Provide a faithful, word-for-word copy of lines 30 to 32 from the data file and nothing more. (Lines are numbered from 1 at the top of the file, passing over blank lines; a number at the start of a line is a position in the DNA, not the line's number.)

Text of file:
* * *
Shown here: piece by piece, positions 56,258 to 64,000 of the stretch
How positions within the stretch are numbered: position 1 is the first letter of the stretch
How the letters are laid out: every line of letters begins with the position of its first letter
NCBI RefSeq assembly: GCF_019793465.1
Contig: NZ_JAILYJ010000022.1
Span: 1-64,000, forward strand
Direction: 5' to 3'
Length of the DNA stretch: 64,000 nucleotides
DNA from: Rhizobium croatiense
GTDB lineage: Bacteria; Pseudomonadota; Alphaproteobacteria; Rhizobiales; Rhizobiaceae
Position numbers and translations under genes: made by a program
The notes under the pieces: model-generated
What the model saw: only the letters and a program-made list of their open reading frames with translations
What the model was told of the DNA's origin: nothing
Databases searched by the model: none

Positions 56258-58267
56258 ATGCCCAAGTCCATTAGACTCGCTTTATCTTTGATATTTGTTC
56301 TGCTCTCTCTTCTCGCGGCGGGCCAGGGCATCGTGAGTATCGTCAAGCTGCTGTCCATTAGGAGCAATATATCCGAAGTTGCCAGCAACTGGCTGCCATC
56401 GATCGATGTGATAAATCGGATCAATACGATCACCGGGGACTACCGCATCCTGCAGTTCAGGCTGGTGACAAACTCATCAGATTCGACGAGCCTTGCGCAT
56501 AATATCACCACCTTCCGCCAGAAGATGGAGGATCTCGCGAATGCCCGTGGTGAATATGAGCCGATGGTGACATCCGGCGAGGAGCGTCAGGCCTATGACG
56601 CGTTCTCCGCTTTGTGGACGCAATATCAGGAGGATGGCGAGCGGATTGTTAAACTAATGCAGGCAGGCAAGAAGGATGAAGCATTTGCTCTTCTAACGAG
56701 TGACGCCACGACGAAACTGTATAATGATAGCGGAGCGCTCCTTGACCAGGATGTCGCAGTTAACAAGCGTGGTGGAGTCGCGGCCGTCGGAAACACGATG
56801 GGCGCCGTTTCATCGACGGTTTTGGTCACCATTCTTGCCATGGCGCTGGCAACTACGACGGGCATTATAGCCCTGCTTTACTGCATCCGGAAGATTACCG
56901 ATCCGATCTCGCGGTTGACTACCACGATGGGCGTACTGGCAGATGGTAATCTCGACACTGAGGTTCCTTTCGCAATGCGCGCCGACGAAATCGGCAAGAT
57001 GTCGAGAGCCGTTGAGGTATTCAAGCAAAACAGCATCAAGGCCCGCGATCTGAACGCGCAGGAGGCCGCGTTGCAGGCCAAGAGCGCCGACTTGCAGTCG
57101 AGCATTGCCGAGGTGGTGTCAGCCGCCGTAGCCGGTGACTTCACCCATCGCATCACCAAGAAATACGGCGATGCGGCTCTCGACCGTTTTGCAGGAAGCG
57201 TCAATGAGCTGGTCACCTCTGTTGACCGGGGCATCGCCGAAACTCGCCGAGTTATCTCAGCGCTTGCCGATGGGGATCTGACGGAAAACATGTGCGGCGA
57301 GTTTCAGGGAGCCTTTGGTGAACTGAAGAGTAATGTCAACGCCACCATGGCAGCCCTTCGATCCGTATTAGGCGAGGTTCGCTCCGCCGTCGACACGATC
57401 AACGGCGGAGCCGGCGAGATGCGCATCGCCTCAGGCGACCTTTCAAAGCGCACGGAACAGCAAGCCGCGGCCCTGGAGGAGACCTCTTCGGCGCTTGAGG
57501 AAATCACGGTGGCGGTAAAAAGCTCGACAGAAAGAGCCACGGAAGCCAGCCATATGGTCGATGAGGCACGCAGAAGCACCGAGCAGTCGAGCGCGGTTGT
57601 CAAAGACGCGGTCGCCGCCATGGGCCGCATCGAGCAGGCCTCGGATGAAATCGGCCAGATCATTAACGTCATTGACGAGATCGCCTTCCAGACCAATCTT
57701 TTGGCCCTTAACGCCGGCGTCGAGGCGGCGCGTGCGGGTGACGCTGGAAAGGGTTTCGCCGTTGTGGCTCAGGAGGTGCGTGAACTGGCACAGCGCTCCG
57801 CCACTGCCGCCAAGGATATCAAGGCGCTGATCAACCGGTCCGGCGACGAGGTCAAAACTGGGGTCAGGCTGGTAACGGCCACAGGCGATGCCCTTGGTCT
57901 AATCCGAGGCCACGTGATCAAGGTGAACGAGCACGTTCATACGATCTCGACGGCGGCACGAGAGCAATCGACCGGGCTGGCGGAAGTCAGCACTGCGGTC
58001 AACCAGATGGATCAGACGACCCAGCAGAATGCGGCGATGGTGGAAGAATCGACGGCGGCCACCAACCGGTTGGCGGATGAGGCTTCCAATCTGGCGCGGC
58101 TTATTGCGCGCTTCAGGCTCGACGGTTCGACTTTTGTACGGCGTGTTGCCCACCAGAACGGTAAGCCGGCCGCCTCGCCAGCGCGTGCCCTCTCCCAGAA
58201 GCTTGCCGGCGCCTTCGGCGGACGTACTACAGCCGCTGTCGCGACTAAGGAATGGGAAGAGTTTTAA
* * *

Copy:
57501 AAATCACGGTGGCGGTAAAAAGCTCGACAGAAAGAGCCACGGAAGCCAGCCATATGGTCGATGAGGCACGCAGAAGCACCGAGCAGTCGAGCGCGGTTGT
57601 CAAAGACGCGGTCGCCGCCATGGGCCGCATCGAGCAGGCCTCGGATGAAATCGGCCAGATCATTAACGTCATTGACGAGATCGCCTTCCAGACCAATCTT
57701 TTGGCCCTTAACGCCGGCGTCGAGGCGGCGCGTGCGGGTGACGCTGGAAAGGGTTTCGCCGTTGTGGCTCAGGAGGTGCGTGAACTGGCACAGCGCTCCG